This bridge is a welded deck plate girder bridge. It sits on abutments that are a combination of concrete and stone. Due to its welded, non-riveted construction, the plate girder appears to be fairly new, likely dating to after 1970. The concrete and stone in the abutments, both which appear to predate the current plate girder, suggest that at least two bridges preceded the existing plate girder, one bridge dating to the concrete portion of the abutments, and an earlier one that would have been built on stone abutments.
Marc Scotti provided the following details about the Black River Canal, which is a historic canal that is today abandoned.
The Black River Canal goes under the railroad bridge in question. It ran north off the Erie main line, to Boonville, Lyons Falls and then into the river itself to Carthage. There were a handful of these "laterals"
across the state, and a couple remain in use today. Although it seems to make no sense to me at all, I could never find any evidence that the rapids and falls in the lower Black River were ever by-passed so boats could actually go all the
way into Lake Ontario. So instead of connecting to the Seaway, it appears to have been a hundred-mile dead end.
This canal was the last of the "towpath" canals to survive in active use into the Barge Canal era. According to the Images Of America book, it's busiest years were in the 19-teens, when a lot of materials for the new canals were transported down it. Unfortunately, those cargoes during the busy years made the canal obsolete immediately. Once the new canals were open, it's tiny dimensions were no match for the new locks, which were about 6 times the size. And horse drawn boats weren't exactly the fastest way to travel by that time either. So this canal was a goner maybe 10 years after the new ones opened. But it still lasted many years longer than all of the others that weren't enlarged again. It's unfortunate that this canal is largely forgotten, because the engineering for many of the lock combines and the changes in elevation blew away the Erie, which of course got all the attention.
Another factor is that the vast forests of the Adirondacks were logged out of existence by early 1900's, so one of the canal's main traffic sources dried right up. The railroads drove plenty more nails into the coffin, but their prosperity didn't last a whole lot longer. The parallel St. Lawrence Division was severed as a through route around '62. The northern half seemed to be busier to me, but that's now out of service and up for abandonment. I have no idea how the southern half still survives, because it was down to just 3 active customers when I lived by it until '94, and the paper mill closed shortly after that. They survive on a trickle of traffic maybe 2 days a week, somehow.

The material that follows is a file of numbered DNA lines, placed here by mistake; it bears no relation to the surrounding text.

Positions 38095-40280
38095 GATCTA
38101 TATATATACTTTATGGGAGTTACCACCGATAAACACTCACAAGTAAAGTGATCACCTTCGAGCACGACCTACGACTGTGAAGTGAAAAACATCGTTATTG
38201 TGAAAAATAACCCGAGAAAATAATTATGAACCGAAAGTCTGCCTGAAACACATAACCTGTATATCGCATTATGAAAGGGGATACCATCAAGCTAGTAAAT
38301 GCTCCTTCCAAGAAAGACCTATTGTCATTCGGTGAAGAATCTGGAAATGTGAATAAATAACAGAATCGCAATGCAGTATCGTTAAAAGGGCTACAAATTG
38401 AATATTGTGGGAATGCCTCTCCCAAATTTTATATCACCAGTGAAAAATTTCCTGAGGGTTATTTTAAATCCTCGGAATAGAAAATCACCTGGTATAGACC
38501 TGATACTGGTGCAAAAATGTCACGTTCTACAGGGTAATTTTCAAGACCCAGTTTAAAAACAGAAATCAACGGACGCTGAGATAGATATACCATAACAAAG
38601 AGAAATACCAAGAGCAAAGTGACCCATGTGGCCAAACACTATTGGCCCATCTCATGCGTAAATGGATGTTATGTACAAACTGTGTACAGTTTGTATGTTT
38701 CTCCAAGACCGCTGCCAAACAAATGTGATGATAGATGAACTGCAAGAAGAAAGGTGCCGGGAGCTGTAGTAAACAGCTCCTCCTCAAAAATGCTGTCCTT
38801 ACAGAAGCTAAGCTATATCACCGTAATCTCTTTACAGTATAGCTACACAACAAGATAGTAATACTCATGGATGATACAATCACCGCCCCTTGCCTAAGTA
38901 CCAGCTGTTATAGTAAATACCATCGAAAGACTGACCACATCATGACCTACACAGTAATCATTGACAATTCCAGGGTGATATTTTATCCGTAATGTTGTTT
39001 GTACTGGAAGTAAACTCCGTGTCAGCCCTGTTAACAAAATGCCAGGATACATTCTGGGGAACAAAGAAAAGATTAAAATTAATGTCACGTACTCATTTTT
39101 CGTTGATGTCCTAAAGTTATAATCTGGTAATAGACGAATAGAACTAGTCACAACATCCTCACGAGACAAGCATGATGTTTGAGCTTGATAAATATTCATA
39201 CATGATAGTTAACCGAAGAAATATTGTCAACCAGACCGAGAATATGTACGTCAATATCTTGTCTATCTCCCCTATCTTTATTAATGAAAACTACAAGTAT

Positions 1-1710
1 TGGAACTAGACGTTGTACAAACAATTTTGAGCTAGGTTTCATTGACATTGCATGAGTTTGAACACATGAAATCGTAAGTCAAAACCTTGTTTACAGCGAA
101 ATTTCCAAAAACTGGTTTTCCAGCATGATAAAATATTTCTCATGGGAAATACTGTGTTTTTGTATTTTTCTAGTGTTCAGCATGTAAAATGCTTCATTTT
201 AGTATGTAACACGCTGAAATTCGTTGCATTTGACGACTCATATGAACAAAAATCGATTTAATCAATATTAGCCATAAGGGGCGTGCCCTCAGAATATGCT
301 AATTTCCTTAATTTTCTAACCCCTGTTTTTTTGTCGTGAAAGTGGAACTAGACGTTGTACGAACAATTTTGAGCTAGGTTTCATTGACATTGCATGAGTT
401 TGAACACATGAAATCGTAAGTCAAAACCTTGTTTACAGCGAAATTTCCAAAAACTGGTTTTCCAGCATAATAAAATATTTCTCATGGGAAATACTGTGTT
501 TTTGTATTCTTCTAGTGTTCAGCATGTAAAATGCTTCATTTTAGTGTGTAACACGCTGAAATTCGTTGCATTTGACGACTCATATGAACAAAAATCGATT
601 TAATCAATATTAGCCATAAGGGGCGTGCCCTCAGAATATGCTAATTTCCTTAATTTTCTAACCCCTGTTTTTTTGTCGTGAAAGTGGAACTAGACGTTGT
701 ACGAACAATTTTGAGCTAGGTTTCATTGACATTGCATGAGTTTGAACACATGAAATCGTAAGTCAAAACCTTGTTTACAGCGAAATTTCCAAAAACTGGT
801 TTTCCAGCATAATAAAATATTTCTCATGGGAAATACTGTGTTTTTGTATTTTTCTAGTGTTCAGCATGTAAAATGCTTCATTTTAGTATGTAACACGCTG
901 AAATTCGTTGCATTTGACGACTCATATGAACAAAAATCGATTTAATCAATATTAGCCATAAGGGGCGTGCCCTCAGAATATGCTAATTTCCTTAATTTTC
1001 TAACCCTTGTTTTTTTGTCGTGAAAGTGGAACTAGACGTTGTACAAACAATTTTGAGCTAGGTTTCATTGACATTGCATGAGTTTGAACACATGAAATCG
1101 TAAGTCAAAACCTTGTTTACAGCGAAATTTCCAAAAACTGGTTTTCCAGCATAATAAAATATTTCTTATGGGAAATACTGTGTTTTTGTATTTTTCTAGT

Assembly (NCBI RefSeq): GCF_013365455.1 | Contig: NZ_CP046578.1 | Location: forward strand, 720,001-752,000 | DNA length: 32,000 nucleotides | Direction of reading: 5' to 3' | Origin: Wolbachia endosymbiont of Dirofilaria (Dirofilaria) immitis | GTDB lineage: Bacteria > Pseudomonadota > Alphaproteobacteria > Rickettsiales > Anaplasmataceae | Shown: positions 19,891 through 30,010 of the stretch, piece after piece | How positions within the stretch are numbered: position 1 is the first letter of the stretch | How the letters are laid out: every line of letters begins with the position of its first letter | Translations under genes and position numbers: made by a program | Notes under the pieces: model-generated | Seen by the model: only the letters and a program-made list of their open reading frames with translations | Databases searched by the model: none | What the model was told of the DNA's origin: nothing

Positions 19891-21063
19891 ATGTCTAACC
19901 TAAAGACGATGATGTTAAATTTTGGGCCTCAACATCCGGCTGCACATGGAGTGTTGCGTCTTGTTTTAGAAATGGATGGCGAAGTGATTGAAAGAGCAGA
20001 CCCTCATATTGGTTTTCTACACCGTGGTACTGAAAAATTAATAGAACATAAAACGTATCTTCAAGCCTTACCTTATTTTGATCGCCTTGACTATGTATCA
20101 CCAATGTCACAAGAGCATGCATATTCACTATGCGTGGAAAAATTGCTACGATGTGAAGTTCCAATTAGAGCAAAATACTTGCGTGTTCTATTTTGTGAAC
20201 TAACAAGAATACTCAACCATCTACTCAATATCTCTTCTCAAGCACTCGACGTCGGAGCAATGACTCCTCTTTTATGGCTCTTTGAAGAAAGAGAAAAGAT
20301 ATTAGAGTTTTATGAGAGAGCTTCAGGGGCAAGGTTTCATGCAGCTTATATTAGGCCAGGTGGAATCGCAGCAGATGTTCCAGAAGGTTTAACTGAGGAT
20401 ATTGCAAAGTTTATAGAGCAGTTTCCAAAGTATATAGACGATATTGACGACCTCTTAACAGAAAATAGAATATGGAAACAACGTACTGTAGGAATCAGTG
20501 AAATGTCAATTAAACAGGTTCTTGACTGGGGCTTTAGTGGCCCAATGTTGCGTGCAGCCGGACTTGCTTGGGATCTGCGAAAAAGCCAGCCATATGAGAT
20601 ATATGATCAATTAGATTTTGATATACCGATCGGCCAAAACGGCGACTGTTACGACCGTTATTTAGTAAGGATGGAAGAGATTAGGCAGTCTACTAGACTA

So it's another example of the boom and bust cycles of American industry. Although navigation ended in the early '20's, the canal still does serve as a very important feeder of water to the summit of the present-day active canals at Rome.
The museum just opened a few years ago, but I have no idea how much they can reasonably expect to accomplish. They built a big authentic wooden barge, but it sits on land, and doesn't travel through the canal.
An Alco Century-425 locomotive has been identified as one of the train engines that cross this bridge. This particular engine started on the Erie-Lackawanna, which means it was made in Schenectady, New York. The color scheme on it is from it's time on the British Columbia Railway. Alco engines have not been made since the 1960s, but a number still remain in use as of 2013.
There is often some confusion as to what makes a bridge (or other structure) historic. This bridge has very old abutments. Although altered, even the concrete alterations to the abutments are very old. The canal is a historic canal and an important reminder of how this country's transportation systems developed and evolved. One could even say that historic train engines at least sometimes cross the bridge. Some would say that this bridge is therefore historic because it is part of all these things. However, this is not the case. The abutments are the only part of the bridge that appear to be old, and they alone do not present any unusual or noteworthy engineering or heritage significance. The welded plate girder appears to either date to after 1970 or even if it was older is regardless an example of modern bridge design that is still used by railroads in new bridge construction today. Sometimes, when a canal or railroad line itself is historic, bridges along the railroad line or canal are considered historic because they "contribute" to the historic significance of the canal or the railroad line. However, this bridge, with a superstructure that clearly dates to after the canal's "period of significance" could not be considered to contribute to the heritage of the canal. If the stone abutments dated to the use of the canal, the abutments might be able to be considered contributing, however the plate girder superstructure itself cannot.
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